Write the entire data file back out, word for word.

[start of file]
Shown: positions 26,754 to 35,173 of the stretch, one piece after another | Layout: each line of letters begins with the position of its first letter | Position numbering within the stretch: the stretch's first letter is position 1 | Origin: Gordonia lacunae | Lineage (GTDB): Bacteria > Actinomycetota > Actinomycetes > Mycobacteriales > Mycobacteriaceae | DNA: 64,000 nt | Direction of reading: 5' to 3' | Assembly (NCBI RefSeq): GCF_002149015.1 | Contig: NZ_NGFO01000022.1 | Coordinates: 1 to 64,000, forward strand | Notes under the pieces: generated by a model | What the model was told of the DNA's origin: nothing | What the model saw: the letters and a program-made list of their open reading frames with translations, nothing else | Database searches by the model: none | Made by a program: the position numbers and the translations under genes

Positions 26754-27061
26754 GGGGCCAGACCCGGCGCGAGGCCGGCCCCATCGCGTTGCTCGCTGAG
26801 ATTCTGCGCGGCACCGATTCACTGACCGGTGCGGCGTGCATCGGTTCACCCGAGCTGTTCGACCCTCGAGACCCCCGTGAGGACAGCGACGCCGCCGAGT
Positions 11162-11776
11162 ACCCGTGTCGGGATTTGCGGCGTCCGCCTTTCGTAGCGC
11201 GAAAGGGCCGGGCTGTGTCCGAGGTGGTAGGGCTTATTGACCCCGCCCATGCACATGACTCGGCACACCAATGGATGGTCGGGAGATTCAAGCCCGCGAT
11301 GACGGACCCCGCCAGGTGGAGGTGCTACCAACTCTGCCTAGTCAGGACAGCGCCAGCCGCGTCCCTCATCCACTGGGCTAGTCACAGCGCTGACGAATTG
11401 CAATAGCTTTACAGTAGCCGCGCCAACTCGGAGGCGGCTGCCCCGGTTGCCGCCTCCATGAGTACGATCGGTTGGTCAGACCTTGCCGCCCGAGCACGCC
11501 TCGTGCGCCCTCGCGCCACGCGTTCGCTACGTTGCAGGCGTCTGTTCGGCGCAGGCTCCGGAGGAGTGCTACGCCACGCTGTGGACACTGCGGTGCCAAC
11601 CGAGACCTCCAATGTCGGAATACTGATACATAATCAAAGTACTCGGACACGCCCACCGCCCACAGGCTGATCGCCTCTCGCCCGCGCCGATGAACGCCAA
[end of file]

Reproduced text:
Shown: positions 26,754 to 35,173 of the stretch, one piece after another | Layout: each line of letters begins with the position of its first letter | Position numbering within the stretch: the stretch's first letter is position 1 | Origin: Gordonia lacunae | Lineage (GTDB): Bacteria > Actinomycetota > Actinomycetes > Mycobacteriales > Mycobacteriaceae | DNA: 64,000 nt | Direction of reading: 5' to 3' | Assembly (NCBI RefSeq): GCF_002149015.1 | Contig: NZ_NGFO01000022.1 | Coordinates: 1 to 64,000, forward strand | Notes under the pieces: generated by a model | What the model was told of the DNA's origin: nothing | What the model saw: the letters and a program-made list of their open reading frames with translations, nothing else | Database searches by the model: none | Made by a program: the position numbers and the translations under genes

Positions 26754-27061
26754 GGGGCCAGACCCGGCGCGAGGCCGGCCCCATCGCGTTGCTCGCTGAG
26801 ATTCTGCGCGGCACCGATTCACTGACCGGTGCGGCGTGCATCGGTTCACCCGAGCTGTTCGACCCTCGAGACCCCCGTGAGGACAGCGACGCCGCCGAGT
Positions 11162-11776
11162 ACCCGTGTCGGGATTTGCGGCGTCCGCCTTTCGTAGCGC
11201 GAAAGGGCCGGGCTGTGTCCGAGGTGGTAGGGCTTATTGACCCCGCCCATGCACATGACTCGGCACACCAATGGATGGTCGGGAGATTCAAGCCCGCGAT
11301 GACGGACCCCGCCAGGTGGAGGTGCTACCAACTCTGCCTAGTCAGGACAGCGCCAGCCGCGTCCCTCATCCACTGGGCTAGTCACAGCGCTGACGAATTG
11401 CAATAGCTTTACAGTAGCCGCGCCAACTCGGAGGCGGCTGCCCCGGTTGCCGCCTCCATGAGTACGATCGGTTGGTCAGACCTTGCCGCCCGAGCACGCC
11501 TCGTGCGCCCTCGCGCCACGCGTTCGCTACGTTGCAGGCGTCTGTTCGGCGCAGGCTCCGGAGGAGTGCTACGCCACGCTGTGGACACTGCGGTGCCAAC
11601 CGAGACCTCCAATGTCGGAATACTGATACATAATCAAAGTACTCGGACACGCCCACCGCCCACAGGCTGATCGCCTCTCGCCCGCGCCGATGAACGCCAA